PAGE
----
In many ways, Joe Panik is one of the most consistent baseball players around. His approach hasn’t changed much. Each year, you can expect him to be among the best at avoiding strikeouts with some light power potential. Just check out his contact, hard-hit, and swing rates over his career.
Steady as a rock.
But then you look at his results, and they wobbled between good to great to meh to good to Y I K E S. Panik’s a tough nut to crack because nothing about him seems to change but he’ll suddenly be much worse. Last season, Bryan and I each wrote separate pieces about how Panik would be fine because he was still the same guy who made an All-Star team with the same hard-hit rate and exit velocity and discipline and yadda yadda yadda.
But then he wasn’t fine. His best calendar month was April when he had a .312 wOBA (just a teensy tiny bit below league average), and it was all downhill from there. Panik had to deal with injuries and those likely contributed to his struggles. Even then, he was still hitting the ball as hard and as often as he always had, but he never even matched what he did in 2017 let alone his 2015 All-Star season.
His performance was so bad that it wasn’t a sure thing that he would be tendered a contract let alone retain his starting job.
He carried his troubles in 2019, slashing .202/.277/.274 for a 54 wRC+ in through April. He had just four extra base hits all month. Maybe if Yangervis Solarte hadn’t gotten off to an even worse start, maybe Panik would be riding the bench. But it’s a good thing that didn’t happen because Panik has quietly put together his best two week stretch since he opened last season with two consecutive game-winning solo homers.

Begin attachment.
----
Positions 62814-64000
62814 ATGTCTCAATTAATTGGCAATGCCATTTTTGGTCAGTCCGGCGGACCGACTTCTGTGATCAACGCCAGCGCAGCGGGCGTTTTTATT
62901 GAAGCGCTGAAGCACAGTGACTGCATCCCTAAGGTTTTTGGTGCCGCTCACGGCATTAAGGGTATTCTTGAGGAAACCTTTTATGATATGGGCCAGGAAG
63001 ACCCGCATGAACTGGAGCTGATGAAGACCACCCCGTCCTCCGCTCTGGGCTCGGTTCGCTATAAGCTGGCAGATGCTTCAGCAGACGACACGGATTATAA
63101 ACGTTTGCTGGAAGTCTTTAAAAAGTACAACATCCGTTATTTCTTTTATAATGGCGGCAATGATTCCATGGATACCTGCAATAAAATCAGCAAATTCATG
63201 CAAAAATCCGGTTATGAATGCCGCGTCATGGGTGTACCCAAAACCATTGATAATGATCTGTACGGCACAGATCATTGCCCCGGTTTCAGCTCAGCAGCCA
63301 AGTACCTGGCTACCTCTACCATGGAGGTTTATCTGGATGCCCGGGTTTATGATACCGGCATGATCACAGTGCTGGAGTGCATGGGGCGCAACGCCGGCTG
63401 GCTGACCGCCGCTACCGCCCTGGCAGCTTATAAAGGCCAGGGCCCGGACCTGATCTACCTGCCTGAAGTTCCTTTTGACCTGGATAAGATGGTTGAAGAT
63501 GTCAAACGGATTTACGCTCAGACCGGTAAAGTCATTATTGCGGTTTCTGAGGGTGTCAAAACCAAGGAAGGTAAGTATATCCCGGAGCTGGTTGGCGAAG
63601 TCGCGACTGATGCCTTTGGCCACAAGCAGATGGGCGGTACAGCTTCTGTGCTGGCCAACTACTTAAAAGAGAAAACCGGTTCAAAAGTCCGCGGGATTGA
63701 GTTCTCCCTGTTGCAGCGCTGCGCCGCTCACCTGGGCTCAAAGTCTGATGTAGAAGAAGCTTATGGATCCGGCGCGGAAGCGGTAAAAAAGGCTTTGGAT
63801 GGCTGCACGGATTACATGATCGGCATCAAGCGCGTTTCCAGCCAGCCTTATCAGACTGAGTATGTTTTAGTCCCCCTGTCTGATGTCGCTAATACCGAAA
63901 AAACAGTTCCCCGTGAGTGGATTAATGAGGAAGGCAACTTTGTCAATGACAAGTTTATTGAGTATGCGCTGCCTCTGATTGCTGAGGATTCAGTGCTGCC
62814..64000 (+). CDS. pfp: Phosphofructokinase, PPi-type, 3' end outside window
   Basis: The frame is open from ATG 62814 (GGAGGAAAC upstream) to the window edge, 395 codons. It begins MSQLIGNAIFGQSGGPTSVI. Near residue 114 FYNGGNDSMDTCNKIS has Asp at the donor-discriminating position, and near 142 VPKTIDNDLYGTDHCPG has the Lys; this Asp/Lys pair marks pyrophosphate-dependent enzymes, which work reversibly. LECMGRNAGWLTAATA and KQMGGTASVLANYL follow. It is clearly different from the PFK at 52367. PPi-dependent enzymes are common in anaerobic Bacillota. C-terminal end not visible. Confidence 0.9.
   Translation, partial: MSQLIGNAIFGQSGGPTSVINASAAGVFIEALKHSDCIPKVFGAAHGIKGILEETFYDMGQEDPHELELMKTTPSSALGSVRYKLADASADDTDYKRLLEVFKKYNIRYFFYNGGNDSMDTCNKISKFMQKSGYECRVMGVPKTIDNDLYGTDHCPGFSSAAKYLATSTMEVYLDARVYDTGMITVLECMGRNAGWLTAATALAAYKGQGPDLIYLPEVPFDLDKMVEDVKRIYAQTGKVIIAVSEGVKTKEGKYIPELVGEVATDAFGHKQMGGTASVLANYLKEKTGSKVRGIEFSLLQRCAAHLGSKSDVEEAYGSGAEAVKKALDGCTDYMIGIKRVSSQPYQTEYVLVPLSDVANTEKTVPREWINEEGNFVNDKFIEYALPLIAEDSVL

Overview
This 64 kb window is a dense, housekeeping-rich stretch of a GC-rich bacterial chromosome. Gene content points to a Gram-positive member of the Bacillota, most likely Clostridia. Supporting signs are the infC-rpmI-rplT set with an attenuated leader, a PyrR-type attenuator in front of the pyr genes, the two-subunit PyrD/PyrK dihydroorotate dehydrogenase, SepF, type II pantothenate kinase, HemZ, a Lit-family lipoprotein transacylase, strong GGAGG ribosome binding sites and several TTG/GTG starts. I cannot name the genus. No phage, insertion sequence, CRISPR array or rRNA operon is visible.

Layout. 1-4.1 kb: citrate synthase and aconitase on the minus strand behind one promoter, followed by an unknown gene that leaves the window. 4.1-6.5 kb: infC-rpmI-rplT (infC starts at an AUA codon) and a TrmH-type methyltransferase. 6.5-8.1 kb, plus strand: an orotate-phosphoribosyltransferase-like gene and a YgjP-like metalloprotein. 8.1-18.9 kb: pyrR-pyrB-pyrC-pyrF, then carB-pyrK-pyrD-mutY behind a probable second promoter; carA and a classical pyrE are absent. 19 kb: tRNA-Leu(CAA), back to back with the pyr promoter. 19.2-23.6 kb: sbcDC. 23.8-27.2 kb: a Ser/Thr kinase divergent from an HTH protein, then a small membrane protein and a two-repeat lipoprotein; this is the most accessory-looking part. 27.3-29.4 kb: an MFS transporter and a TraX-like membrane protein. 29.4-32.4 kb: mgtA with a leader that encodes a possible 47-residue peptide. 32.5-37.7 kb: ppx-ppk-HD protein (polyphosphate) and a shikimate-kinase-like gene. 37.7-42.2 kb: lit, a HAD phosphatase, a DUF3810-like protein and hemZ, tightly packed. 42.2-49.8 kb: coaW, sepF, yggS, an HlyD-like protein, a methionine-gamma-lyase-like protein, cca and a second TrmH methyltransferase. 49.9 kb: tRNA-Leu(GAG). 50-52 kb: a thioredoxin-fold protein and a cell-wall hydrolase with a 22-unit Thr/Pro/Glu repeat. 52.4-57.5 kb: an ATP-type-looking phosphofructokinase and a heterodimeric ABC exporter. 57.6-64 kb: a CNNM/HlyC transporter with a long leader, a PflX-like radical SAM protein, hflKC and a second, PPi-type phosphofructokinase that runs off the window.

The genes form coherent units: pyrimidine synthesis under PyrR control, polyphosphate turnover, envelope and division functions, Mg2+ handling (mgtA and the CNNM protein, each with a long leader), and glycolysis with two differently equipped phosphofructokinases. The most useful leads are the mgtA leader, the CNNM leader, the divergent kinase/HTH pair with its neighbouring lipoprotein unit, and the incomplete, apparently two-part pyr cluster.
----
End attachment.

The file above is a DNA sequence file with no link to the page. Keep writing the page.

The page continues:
It’s been easy to miss because his season numbers still look bad. On the year, he’s hitting .240/.324/.331, but since April 28, Panik is slashing .315/.397/.426, and he has reached base in 14 straight games. That’s the longest on-base streak by a Giant this year.
He’s finally getting some batted-ball luck to work in his favor. Last season, he underperformed his expected wOBA by .035 points. That was the difference between him being average and being in the bottom six percent of the league. It’s been the same story this year, but now he’s finally starting to get balls through the defense. It’s about dang time.
We’ve been waiting a year for Panik’s results to match his stuff. For the last two weeks, it has. That’s admittedly a short time, but it’s still a welcome sight.